Fruit Or Wood?
The pawpaw fruit has a unique flavor, often described as custard texture with a mix of tropical banana, mango and pineapple. The flavor varies between trees. A small minority of people find the taste objectionable. The trees seldom grow large enough to produce a marketable wood.
General Production Notes:
Pawpaw are propagated from seed and grafted with scion wood or buds from desirable cultivars. Rooted stock is available from several commercial nurseries and private growers as well as from the Missouri Department of Conservation nursery. Grafted stock is also available but the supply is limited. Seeds must not be allowed to freeze or dry out. It requires stratification in order to germinate and typically sprout in mid-summer. Pawpaws grow best in a fertile, moist, well-drained soil. They have a brittle tap root and transplanting can be problematic although there are anecdotal reports of high survival rates from 3rd year dormant bare root stock. Transplants require a steady supply of moisture at least during their first year of planting. Young trees should be protected from full sun during the first year or two in the orchard. Because they have large leaves, pawpaws should be grown where they have some protection from the wind. While it’s not difficult to grow pawpaws, it does require an extended period of time to produce the stock.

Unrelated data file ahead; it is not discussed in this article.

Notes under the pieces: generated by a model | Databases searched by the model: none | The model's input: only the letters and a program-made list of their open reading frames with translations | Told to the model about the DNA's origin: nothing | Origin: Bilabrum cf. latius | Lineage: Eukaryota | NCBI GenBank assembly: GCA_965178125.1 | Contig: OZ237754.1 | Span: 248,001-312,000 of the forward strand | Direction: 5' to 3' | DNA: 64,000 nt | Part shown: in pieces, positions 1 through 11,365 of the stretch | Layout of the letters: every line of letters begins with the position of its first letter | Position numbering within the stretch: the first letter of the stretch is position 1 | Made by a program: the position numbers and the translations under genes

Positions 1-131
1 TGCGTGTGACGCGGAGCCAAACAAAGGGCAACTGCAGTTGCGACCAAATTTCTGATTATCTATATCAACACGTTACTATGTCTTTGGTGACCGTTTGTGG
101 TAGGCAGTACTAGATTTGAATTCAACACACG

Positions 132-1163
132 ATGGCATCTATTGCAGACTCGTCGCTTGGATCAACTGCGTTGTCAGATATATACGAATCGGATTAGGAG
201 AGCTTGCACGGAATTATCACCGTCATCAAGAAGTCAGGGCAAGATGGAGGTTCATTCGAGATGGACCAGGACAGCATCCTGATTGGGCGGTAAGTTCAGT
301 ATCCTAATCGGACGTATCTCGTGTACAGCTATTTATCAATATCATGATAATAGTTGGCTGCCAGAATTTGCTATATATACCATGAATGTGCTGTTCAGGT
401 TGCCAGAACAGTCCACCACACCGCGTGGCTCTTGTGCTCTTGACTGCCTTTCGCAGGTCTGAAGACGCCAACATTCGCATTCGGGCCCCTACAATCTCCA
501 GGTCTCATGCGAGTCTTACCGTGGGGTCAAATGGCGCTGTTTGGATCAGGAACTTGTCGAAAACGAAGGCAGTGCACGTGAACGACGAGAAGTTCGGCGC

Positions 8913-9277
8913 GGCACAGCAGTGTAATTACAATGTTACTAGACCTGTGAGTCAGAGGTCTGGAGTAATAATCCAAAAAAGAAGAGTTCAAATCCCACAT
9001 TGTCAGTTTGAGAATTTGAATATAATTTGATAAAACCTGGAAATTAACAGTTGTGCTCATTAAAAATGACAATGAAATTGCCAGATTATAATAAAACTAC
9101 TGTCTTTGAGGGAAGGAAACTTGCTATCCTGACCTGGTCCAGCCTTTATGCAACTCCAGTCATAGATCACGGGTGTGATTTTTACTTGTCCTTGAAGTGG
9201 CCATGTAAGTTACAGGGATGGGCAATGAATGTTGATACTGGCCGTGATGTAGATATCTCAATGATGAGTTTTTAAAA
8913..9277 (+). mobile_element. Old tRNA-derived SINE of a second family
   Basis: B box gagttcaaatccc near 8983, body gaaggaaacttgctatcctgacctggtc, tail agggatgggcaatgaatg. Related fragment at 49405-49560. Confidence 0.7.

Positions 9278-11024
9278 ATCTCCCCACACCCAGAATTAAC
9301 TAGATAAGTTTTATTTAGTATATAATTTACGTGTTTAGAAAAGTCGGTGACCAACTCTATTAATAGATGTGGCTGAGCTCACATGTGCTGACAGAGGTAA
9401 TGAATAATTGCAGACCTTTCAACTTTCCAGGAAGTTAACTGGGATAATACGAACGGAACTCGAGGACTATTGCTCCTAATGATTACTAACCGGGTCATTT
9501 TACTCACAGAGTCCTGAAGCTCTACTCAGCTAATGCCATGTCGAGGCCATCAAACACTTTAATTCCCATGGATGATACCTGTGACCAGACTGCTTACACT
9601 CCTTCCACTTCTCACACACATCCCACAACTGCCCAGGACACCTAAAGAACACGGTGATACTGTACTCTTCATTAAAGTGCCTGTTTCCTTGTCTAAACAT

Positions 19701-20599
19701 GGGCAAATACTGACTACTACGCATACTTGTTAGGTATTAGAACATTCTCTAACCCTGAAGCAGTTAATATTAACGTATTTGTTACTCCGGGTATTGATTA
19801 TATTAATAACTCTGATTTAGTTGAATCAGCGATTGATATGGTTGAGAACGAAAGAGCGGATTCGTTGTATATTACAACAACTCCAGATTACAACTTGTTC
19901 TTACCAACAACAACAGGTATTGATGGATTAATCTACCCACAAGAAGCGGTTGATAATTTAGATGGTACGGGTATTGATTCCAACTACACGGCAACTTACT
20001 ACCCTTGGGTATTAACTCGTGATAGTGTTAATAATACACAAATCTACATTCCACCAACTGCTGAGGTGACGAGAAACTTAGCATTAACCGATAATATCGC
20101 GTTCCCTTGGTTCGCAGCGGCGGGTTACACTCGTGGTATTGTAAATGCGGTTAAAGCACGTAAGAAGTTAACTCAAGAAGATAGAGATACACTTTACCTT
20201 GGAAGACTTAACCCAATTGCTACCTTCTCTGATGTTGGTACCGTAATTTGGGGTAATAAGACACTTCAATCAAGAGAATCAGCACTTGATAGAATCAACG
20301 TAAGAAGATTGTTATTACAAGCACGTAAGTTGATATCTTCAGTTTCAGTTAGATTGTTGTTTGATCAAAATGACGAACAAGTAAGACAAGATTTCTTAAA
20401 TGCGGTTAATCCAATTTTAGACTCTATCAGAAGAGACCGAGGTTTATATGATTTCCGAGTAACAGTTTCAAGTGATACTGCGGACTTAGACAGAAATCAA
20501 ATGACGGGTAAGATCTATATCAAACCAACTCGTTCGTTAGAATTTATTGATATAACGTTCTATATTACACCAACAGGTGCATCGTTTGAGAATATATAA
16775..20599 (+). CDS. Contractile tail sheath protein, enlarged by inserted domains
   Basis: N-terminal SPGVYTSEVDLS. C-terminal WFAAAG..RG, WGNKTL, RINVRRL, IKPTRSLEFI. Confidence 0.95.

Plants are set 4-5 feet apart in the row. Since earliest production is likely to be five years in the future and the plants may remain in the orchard for an extended time, planting within the existing rows is probably the best option. Pawpaws will sucker, forming patches with a single genetic identity. Fruit is borne on old growth. The flowers are produced early in the spring and pollinated by carrion flies. The plants are not self fruitful; if there are no local trees it will be necessary to plant a second cultivar to insure fertilization. Production is highest on trees growing in full sunlight. Pawpaws have few significant insect pests; the most common is the caterpillar of the zebra swallowtail butterfly. The pawpaw peduncle borer, a small moth larva, burrows into the fleshy tissues of the flower, causing it to wither and drop. Deer will not feed on the leaves but may rub young trunks and eat fallen fruit. The fruit is also eaten by raccoons, opossums, and other wildlife.
Cultivars are selected to optimize size of fruit and flavor and minimize the number of seeds.